Subnautica is a single-player, open world, underwater survival game developed by Unknown Worlds Entertainment. You play as a crash-landed space pilot left to your own peril on an alien ocean world filled with mysterious, often ominous and spectacular ocean life. Subnautica first appeared on the mainstream game radar at Pax East 2014 but here in 2018 the long-awaited launch has finally arrived, this is our Subnautia review.
Subnautica has four different game modes:
- Freedom Mode – Must manage health and oxygen or you will die and lose all items, you may return to where you died and you may also earn the ability to lock your inventory.
- Survival Mode – Similar to the above but food and water are added to the mix.
- Hardcore Mode – Similar to the above except you die once and must start again.
- Creative Mode – Sandbox, none of the above occurs, materials and blueprints are not required. Vehicles and Sea bases do not require energy.
All of these modes were visited by me but for the sake of this review, I chose Creative Mode to play extensively to see what its like to build and explore as much as possible. Let me get straight to the point, I cannot stress enough how incredibly beautiful this game is. How fluid it is to also manage UI tools, your inventory and begin to survive. It is so beautiful I kept forgetting time, one hour turned into three when I was only meant to hop in for 30 minutes. Is this game worth $24.99? Absolutely, in fact, I think it’s worth twice this. A tall statement in today’s saturated gaming market with a passionate populace ready to fight for reduced costs where possible but the immersion devoted to Subnautica is second to none.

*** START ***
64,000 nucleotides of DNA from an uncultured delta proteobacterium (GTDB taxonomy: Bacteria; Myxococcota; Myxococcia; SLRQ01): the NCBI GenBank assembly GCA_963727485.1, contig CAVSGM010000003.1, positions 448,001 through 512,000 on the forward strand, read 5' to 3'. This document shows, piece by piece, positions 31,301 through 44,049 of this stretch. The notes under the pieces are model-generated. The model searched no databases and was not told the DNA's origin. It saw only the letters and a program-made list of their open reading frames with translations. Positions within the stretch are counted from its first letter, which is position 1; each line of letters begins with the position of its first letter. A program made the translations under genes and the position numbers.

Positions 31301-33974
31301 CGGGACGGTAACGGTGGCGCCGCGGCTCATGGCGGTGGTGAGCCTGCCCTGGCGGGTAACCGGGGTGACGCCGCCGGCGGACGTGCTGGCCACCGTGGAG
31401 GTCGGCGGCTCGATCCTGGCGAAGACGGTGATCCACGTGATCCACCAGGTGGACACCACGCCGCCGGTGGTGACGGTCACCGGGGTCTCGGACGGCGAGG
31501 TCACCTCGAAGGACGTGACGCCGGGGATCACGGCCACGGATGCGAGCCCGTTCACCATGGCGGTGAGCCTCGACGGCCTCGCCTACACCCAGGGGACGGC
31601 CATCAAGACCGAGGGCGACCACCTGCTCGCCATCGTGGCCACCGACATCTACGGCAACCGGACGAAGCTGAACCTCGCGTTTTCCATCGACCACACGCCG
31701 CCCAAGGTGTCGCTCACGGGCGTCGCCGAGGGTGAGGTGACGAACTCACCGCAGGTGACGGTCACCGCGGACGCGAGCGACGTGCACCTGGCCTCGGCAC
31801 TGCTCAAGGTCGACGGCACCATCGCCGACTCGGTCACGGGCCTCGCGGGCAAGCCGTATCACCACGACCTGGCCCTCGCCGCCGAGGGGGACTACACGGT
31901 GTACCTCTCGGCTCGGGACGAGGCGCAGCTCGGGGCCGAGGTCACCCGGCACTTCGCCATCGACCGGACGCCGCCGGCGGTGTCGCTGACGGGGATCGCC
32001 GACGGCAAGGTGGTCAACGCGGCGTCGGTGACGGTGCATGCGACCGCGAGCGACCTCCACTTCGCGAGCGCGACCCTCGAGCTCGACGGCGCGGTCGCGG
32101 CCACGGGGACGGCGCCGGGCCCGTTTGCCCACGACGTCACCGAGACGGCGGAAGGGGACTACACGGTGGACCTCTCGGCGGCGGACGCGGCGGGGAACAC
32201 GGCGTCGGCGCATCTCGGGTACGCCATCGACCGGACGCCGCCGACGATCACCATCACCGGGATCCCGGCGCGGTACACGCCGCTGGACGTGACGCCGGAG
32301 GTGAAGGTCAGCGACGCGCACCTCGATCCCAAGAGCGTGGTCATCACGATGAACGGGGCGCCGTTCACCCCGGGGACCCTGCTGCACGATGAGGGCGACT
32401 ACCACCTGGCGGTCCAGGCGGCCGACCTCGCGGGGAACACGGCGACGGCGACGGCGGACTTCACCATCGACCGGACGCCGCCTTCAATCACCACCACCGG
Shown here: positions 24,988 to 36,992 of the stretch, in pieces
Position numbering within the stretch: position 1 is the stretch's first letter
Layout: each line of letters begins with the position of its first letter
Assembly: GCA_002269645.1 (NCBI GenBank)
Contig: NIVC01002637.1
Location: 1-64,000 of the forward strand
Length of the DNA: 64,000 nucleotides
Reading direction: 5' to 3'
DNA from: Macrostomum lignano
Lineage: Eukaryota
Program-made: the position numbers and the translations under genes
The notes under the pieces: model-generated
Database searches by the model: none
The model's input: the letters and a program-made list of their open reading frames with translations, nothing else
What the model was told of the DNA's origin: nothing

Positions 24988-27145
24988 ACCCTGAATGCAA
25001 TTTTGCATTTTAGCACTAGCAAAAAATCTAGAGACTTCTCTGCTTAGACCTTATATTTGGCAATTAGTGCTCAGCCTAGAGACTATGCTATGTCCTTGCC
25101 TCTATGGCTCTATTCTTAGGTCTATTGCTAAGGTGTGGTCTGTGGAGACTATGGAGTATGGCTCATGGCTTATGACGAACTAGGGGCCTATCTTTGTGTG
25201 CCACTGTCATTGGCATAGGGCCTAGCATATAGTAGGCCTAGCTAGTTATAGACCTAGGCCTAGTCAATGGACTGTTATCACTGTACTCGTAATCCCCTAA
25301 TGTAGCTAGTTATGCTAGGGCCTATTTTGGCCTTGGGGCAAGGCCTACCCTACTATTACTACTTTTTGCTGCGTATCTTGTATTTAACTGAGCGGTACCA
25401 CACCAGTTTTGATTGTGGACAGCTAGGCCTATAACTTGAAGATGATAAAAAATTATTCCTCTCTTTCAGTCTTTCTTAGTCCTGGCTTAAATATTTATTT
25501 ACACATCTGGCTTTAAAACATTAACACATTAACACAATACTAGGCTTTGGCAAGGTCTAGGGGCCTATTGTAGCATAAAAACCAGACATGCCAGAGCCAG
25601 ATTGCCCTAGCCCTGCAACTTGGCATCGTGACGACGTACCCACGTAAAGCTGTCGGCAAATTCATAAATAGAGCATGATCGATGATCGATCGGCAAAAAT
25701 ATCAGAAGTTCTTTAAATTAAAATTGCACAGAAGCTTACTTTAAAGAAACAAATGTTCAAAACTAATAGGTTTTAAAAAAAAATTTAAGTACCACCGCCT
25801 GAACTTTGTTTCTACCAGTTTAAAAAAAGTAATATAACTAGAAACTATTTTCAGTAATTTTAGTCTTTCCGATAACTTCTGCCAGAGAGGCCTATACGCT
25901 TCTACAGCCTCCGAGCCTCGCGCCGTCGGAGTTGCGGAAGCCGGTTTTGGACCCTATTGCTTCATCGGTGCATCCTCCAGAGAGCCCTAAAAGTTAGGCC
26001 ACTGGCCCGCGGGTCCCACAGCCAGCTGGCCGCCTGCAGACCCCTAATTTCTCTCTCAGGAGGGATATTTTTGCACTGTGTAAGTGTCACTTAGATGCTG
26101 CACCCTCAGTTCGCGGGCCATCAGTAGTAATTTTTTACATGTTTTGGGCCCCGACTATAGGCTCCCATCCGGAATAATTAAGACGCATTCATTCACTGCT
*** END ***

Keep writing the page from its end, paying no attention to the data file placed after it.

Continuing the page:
The latest Eye Candy update implemented the polish we didn’t know we needed until it happened and BAM every hue, shade, and vibrancy popped letting the hours I had already lost turn into even more. Subnautica compete’s with many MMO’s and makes every lover of MMORPG’s wish there was a world like this we could discover together with friends and family. I swear I’ve forgotten to breathe sitting at my PC from the awe and suspense taking over my senses every time I dive to continuously wonder what’s just around this corner or over that ridge. There is this lingering sense of fright just lurking behind this state of awe that makes you want more and more. Subnautica is also the first game I haven’t cursed when I’ve forgotten to save which is a miracle on its own because I didn’t mind starting over again but what stood out a lot this weekend is performance. Smooth, really smooth.
Subnautica has also convinced me that this household needs a Virtual Reality headset to really enjoy worlds as stunning as this one – a very smart move by Unknown Worlds Entertainment.
You could think of every survival game available currently, consider every game you have ever fallen in love with because of its water – which is massively important to many gamers including me, but nothing compares to Subnautica. The only flaw I could truly find was that already mentioned component to exist on this earth called “time,” keeps running out. Unknown Worlds Entertainment has delivered everything they said they were going to plus so much more with more updates on the launch horizon and for these reasons they can easily be forgiven for taking this long. It was worth the wait.
Note: Our review was conducted on PC with a code provided by the developer.
Final Subnautica Review Score – 9.5/10
Absolutely gorgeous underwater world
Ideal for VR
Great sense of discovery
Could use a frequent auto-save